It's a strange critter. I guess it's intended for people who wanted to experience the deal but are intimidated by working with electronics even to the slightest degree.
It has onboard pushbutton switches, a joystick, an accelerometer, a little speaker, a photocell, and an RBG LED (probably some other stuff I'm forgetting.)
Those things are all accessed with special Esplora commands.
It can be used, as a Leonardo, to send keyboard codes (use the Keyboard.x commands.)
There are 9 digital I/Os available on 3 headers: 2 on two different 3pin headers (orange) and 7 on the 10pin LCD SIP. 2 Analog inputs are available on two other 2pin headers (white).
The analog inputs, the photocell, mic, joystick and the 4 pushbuttons are accessed via an onboard multiplexer which is completely different from the "analogRead" ADC of the familiar Uno (Duemilanove, &c.) paradigm.
The digital pins, though, are configurable as inputs/outputs in the pinMode / digitalRead / digitalWrite scheme. They are, still, microcontroller GPIOs.
I have found that the digital pins work with Servo.h.
Bought a couple of TFTs on ebay, designed to fit the Esplora headers. $10, not too bad. I think the alignment is off 1 pixel or something, you can see the bright line there on the right and the bottom.
Current draw: 60mA.
- Softwareserial.h is Esplora compatible.
- Also, the Esplora ADC reference is very supply dependent, it is == supply voltage. As V_usb varies from PC to PC, so too will ADC results.
- The L LED is accessible as Pin 13. Make its pinMode an OUTPUT and then it's digitalWrite-able. It may be possible to hack it into another Digital pin by removing the LED. (None of the left TFT header's pins gets used, so it could be jumpered over there.) Its cathode is at GND, there is a 1kΩ (R-pak) between its anode and 5V.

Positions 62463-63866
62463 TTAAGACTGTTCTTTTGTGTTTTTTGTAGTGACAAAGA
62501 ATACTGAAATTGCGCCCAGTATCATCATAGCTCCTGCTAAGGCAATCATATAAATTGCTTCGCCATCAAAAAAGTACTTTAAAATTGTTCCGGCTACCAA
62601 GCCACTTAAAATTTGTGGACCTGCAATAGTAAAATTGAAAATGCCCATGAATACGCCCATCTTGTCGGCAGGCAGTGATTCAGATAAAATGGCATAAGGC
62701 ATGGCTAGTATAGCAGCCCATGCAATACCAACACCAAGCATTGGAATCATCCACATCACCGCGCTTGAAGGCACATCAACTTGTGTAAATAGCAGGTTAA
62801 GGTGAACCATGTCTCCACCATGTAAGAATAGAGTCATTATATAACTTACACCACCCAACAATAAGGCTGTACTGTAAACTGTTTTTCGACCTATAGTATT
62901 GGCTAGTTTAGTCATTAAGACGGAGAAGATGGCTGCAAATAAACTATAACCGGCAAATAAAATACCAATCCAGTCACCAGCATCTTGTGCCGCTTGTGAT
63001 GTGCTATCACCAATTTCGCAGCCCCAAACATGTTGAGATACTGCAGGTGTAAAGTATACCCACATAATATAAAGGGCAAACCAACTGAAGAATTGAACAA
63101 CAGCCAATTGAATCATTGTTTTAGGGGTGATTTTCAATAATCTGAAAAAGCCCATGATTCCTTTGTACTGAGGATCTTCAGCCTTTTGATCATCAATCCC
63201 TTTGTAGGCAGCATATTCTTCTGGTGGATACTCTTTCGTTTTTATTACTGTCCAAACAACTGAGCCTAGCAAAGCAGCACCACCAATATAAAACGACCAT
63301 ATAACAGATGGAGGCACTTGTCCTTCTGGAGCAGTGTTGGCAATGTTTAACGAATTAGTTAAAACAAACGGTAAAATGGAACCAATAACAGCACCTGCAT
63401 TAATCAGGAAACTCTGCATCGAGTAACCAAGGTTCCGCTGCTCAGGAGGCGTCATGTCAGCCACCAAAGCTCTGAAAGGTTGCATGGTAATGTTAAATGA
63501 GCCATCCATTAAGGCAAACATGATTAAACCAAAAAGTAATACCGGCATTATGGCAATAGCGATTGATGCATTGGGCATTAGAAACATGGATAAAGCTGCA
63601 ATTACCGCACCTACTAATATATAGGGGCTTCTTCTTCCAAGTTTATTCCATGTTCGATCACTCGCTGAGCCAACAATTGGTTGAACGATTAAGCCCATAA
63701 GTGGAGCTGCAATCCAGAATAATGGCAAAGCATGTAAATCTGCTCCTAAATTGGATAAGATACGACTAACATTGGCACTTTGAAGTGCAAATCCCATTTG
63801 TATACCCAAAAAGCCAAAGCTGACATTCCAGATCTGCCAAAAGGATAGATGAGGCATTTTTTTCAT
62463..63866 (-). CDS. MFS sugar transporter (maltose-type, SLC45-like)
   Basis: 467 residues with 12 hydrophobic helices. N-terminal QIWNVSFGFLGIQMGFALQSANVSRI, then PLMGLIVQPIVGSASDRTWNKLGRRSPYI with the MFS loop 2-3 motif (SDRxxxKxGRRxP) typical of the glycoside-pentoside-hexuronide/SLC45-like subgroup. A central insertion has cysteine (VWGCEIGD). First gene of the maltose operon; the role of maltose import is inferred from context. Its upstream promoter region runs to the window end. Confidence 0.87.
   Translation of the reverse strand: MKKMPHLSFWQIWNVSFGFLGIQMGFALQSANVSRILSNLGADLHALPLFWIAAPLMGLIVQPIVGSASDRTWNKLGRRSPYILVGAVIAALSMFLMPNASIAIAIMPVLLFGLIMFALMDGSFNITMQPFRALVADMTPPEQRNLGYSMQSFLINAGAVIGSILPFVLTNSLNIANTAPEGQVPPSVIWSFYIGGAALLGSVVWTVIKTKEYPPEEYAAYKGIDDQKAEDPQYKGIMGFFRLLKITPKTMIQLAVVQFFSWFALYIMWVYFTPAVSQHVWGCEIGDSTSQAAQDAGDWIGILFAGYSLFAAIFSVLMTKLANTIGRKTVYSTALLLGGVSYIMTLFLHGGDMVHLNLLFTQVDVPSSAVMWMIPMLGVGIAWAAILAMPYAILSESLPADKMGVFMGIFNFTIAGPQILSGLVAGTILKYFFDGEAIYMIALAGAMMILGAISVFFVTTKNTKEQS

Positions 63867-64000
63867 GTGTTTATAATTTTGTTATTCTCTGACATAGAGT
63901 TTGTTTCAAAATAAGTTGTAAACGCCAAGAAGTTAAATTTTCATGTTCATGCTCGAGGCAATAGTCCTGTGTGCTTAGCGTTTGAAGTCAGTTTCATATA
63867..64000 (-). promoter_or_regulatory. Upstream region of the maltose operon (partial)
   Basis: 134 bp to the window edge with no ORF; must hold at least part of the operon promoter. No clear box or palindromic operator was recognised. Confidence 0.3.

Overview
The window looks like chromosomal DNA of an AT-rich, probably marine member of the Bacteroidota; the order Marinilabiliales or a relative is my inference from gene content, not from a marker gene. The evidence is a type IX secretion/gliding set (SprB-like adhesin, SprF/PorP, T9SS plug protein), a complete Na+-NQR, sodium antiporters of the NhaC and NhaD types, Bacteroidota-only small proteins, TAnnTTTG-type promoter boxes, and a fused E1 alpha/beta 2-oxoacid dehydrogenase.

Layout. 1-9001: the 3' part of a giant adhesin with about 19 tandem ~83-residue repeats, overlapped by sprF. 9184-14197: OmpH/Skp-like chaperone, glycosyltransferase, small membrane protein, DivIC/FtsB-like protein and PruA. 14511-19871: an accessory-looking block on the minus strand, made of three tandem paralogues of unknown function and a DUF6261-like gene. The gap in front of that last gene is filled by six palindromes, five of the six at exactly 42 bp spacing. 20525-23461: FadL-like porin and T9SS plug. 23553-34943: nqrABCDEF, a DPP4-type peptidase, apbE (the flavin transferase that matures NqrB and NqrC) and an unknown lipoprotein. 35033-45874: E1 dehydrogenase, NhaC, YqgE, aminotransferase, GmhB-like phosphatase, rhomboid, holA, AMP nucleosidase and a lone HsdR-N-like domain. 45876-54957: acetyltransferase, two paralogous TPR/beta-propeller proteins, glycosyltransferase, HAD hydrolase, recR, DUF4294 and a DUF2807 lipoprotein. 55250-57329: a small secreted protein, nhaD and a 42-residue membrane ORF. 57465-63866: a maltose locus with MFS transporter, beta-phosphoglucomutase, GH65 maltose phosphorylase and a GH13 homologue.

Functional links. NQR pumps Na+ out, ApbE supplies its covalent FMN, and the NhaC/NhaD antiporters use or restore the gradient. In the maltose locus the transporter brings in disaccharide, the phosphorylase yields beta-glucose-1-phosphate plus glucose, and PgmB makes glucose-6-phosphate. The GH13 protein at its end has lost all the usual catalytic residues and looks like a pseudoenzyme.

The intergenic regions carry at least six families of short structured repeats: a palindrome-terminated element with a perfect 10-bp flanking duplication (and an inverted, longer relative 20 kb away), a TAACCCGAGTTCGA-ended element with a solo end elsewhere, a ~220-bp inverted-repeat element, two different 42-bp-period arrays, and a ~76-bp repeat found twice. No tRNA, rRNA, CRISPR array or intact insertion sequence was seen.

The "Tinkerkit" outputs, at least, are supposed to be compatible with analogWrite. I am sure they are, but with my little experiment today, I can confirm that "D11" definitely is, with a period of 1.04msec (960Hz).
I am lazy and didn't write my sketch to check "D3" (maybe it's a different freq/timer used?). I will update when I have more info.
More experimenting, less about the Esplora and more about the motor circuit. Added motor capacitor to improve the Collector voltage condition in the Off state. The same goes if using a MOSFET (the Drain voltage condition in the Off state.) Go over to H-Bridge & Motors page for more info.
The sketch includes a brief 2.2kHz (50%) interval. You'll see that in the scope trace and the Esplora blue LED goes On.
The Adafruit Neopixel library is compatible with Esplora.
My experiment used D11.
Adding the following links (resources) ─
Leonardo library is useful too.
Changed resistor values for more gain and usable range vs. ADC. (New values for R1 and R5 in bright red.) The gain is now "221", (220k/1k) + 1, much better results [IMHO].
Confirming that the RGB LED elements can be set outside the Esplora library (writeRed, and so on) using digitalWrite and analogWrite. Green is D10, Blue is D9, and Red is D5.
If you need more outputs and you're handy with a soldering iron, you could remove the RGB LED, which is a 'common cathode' device. There are 1k resistors between the microprocessor pins and the RGB pads. Those resistors are part of a surface mount pack, very fine pitch.
They should be configurable as input pins too, stands to reason, but I haven't tried this.
OK with WS2801.
I soldered up a custom interface panel and got Esplora, the LED strip and the power supply interconnected with some crimp caps and a few hacked jumper assemblies. The space between the "tinkerkit" connectors is 0.2in, so a 7 pin header can span the two of them. 2 outputs pins are required to operate the WS2801.